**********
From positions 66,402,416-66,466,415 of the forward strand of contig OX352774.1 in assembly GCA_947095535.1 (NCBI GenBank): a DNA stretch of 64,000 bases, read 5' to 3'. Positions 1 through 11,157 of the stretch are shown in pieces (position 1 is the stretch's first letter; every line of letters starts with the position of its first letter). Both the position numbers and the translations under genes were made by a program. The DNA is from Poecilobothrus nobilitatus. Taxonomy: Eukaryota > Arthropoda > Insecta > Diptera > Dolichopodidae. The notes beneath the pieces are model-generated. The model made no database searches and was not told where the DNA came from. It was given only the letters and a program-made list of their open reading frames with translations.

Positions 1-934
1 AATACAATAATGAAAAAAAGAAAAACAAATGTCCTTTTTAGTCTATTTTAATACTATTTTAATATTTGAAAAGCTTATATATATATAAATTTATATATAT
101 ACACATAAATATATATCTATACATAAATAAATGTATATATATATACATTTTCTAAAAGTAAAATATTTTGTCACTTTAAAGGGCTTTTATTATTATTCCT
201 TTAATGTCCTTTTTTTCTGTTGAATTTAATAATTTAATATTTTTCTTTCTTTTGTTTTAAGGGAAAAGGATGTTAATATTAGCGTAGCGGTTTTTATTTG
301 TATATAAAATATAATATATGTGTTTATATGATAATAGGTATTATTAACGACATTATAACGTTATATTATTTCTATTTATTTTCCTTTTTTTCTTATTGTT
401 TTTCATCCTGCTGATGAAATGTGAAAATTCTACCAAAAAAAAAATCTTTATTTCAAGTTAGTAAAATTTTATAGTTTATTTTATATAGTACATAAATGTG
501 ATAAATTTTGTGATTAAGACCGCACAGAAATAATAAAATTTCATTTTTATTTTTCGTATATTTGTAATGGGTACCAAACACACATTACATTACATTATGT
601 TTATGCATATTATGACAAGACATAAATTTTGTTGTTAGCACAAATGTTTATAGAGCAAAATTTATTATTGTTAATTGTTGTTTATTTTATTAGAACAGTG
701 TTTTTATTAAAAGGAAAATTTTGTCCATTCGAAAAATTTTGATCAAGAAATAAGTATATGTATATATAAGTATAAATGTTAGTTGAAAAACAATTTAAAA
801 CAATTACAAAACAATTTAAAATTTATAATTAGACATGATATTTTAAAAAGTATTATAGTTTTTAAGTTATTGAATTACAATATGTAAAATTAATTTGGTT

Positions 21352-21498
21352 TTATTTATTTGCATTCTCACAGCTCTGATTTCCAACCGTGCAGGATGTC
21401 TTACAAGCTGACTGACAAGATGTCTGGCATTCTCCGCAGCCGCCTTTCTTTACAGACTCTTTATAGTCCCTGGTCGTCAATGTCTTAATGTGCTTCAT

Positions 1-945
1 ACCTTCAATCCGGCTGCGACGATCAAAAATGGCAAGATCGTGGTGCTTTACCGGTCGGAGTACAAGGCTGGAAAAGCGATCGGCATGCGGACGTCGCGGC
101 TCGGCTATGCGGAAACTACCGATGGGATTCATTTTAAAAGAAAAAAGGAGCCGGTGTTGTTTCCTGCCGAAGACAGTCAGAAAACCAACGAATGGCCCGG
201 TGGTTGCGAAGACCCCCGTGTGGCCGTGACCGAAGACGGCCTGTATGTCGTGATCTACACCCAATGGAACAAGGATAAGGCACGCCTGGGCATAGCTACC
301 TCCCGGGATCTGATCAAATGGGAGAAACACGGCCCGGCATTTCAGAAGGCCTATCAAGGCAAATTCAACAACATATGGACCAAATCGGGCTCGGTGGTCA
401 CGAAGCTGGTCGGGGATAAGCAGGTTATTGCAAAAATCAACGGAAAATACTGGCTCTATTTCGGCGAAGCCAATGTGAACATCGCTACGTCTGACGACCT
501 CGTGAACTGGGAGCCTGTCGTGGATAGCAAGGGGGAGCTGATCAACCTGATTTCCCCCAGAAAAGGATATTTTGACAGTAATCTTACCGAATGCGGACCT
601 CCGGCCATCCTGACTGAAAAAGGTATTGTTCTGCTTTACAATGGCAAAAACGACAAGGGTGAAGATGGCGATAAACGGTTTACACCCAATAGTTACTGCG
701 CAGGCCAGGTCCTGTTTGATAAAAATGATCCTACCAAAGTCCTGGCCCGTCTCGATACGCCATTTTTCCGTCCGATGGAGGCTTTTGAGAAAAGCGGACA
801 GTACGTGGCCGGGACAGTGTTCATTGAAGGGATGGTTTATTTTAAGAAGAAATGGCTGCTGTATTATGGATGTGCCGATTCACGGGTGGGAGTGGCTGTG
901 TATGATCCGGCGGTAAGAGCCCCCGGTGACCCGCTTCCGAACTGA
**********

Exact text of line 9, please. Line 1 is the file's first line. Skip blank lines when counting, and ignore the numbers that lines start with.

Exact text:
601 TTATGCATATTATGACAAGACATAAATTTTGTTGTTAGCACAAATGTTTATAGAGCAAAATTTATTATTGTTAATTGTTGTTTATTTTATTAGAACAGTG